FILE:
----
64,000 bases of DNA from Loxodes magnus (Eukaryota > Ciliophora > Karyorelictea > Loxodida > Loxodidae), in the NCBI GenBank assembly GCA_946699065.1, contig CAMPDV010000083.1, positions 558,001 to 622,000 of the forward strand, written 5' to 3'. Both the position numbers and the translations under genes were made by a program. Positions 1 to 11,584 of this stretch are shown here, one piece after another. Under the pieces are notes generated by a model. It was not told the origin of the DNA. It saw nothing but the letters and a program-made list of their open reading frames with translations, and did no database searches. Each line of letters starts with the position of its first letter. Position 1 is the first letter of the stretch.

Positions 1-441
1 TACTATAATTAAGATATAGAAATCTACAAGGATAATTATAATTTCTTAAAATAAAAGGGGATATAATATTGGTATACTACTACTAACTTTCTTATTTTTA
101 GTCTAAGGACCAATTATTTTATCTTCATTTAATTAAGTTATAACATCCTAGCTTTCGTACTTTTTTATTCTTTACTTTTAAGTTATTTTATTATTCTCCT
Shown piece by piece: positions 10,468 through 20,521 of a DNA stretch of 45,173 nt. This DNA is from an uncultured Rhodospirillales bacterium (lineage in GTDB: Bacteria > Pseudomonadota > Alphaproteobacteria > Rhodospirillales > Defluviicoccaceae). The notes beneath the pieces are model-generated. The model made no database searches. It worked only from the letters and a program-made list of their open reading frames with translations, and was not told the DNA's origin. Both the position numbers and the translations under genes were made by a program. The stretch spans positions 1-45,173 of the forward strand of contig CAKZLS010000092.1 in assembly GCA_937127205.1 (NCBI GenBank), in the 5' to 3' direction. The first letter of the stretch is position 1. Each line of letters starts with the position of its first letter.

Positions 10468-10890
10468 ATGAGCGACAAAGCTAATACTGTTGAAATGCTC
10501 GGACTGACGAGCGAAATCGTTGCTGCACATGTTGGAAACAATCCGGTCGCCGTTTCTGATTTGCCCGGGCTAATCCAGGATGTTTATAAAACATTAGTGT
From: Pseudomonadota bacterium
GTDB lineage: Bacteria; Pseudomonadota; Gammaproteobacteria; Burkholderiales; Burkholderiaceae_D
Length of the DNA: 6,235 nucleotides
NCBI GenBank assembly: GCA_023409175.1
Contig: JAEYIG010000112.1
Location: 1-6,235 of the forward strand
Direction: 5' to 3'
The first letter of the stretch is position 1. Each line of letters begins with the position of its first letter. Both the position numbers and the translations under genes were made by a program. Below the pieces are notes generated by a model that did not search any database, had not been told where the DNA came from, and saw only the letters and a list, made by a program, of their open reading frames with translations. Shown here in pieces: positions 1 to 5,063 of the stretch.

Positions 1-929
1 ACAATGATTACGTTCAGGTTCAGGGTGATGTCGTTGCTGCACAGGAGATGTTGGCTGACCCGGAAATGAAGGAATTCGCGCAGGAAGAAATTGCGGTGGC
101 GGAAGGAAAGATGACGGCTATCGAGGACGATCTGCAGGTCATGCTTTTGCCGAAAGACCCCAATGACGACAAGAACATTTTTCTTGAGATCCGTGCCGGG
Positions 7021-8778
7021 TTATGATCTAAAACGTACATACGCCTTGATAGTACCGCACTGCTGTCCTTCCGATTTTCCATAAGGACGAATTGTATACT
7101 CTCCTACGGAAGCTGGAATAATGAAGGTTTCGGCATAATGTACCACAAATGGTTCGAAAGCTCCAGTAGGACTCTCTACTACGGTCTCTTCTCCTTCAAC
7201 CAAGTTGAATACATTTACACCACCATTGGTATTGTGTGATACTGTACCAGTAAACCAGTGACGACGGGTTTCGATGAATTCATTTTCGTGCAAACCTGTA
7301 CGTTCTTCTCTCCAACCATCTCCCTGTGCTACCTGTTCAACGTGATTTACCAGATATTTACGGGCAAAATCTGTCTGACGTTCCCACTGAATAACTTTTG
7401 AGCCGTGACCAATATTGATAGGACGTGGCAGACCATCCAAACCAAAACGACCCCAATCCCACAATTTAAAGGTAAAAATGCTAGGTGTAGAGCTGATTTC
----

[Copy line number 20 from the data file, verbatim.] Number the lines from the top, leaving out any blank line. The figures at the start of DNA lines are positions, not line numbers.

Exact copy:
Positions 7021-8778